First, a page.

The Bureau of National Affairs (BNA) reports the U.S. District Court for the Central District of California ruled that participants in Southern California Edison Co.’s tax code Section 401(k) plan are not entitled to attorneys’ fees for succeeding “minimally” in their action alleging the plan’s fiduciaries breached their fiduciary duties when they selected three retail-class mutual funds for the plan instead of attempting to secure institutional-class mutual funds.
Judge Stephen V. Wilson reconsidered a decision from December 2010 in which he exercised his discretion to award fees. Wilson said that at the time of the earlier ruling, he had not considered who was the “prevailing party” in the case. In the minute order, Wilson explained Edison was the prevailing party, as the participants had only “succeeded minimally on only part of one of ten of their claims.”
However, the court held that Edison could offset its prevailing party costs up to the amount of the participants’ requested fee award. The court said that after the offset, neither party would receive fees or costs.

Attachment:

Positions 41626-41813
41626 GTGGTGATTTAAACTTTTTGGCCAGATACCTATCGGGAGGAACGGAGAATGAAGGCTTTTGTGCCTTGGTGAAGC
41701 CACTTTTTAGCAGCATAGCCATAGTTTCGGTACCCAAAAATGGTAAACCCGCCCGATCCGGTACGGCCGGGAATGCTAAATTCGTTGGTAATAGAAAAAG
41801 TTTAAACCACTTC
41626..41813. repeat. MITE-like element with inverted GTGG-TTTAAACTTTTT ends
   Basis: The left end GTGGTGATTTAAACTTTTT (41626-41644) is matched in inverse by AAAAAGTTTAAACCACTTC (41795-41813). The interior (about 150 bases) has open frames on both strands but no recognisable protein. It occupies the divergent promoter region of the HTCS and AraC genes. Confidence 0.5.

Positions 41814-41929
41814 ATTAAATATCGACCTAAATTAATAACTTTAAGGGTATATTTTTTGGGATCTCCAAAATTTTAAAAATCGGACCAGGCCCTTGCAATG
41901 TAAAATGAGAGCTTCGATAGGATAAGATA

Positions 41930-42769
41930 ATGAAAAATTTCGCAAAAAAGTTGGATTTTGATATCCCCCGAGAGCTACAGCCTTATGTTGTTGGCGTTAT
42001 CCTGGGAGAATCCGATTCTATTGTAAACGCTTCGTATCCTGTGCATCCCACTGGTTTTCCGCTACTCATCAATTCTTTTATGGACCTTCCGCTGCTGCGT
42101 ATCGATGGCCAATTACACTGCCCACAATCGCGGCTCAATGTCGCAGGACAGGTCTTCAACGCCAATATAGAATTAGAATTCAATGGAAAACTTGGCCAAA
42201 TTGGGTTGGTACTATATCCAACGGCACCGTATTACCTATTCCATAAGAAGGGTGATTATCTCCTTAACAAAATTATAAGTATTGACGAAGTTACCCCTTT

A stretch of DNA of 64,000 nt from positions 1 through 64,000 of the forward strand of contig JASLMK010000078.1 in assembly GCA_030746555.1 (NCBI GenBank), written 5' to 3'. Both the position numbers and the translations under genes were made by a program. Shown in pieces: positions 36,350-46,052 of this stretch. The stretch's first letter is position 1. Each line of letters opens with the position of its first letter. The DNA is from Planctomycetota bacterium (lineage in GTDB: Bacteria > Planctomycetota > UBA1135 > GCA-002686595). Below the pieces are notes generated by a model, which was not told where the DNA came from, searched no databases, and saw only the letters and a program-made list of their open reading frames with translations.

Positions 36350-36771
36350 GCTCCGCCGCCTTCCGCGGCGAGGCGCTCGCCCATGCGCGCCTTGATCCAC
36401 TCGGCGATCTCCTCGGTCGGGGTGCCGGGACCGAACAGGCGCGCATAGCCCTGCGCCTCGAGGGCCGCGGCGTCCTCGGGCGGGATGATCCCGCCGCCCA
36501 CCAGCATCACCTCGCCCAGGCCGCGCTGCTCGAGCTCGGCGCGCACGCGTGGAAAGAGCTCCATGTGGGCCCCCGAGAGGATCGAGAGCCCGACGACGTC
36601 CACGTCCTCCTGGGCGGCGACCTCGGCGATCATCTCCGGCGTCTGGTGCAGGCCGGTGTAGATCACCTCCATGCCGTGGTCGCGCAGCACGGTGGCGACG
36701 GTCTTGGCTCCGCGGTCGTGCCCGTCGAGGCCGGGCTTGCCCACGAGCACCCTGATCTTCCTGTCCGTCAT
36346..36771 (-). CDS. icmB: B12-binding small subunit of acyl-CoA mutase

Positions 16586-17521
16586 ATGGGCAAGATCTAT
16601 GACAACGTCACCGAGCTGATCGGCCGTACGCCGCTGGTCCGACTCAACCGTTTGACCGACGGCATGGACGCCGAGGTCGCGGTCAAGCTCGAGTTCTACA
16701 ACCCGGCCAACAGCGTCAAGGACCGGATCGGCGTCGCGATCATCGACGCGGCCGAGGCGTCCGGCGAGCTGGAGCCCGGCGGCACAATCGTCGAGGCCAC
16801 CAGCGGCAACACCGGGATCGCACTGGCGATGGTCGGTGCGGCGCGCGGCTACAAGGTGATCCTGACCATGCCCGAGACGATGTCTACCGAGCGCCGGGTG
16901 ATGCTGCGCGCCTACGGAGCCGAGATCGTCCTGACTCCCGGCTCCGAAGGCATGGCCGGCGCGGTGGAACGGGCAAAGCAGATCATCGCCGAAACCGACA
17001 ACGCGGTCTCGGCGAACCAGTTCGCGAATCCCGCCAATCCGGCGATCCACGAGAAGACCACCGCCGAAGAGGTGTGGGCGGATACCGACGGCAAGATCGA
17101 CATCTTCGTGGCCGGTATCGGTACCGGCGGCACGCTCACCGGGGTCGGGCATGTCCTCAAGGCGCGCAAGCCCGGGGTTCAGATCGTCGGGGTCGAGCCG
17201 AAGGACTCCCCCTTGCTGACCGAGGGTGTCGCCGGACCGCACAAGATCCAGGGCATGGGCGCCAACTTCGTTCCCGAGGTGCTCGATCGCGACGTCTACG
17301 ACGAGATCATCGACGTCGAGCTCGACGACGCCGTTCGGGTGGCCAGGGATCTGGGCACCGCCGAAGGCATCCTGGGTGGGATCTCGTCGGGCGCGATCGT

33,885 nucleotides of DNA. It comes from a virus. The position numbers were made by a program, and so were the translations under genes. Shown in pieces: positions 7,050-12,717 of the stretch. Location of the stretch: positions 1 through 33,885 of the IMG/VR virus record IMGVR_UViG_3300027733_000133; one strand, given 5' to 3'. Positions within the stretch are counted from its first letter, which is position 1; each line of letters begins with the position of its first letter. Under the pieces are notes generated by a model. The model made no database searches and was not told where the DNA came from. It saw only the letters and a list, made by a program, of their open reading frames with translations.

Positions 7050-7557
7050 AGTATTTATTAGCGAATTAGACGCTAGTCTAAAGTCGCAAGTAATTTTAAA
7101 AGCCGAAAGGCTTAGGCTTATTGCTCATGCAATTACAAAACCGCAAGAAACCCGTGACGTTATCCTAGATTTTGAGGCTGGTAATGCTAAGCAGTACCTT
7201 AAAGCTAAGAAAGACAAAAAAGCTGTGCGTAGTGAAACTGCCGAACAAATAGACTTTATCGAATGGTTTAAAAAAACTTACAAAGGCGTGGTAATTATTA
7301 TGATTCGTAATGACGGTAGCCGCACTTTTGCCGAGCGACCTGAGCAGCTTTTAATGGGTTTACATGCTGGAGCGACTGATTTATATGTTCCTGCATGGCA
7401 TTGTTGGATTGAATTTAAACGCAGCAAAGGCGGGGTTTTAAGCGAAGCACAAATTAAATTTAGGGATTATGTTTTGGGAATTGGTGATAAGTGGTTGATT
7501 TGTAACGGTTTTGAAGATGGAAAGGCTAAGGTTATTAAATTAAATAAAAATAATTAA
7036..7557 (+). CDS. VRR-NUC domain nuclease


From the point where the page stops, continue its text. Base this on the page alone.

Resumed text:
The lawsuit against Edison and its associated companies was filed in 2007. In July 2010, the court found that fiduciaries of Edison’s Section 401(k) plan breached their duty of prudence when they selected three retail-class mutual funds for the plan instead of attempting to secure institutional-class mutual funds (see “Court Buys Retail vs. Institutional Fee Claims“). However, BNA said, in 2009, the court had dismissed the bulk of the participants’ claims.
In December 2010, the court found that a limited award of attorneys’ fees was appropriate. However, in light of the participants’ limited success, the court directed them to adjust their requested fees. The participants originally sought $2.5 million in attorneys’ fees and nontaxable costs, but later revised that amount to roughly $410,000.The case is C.D. Cal., No. 2:07-cv-05359-SVW-AGR.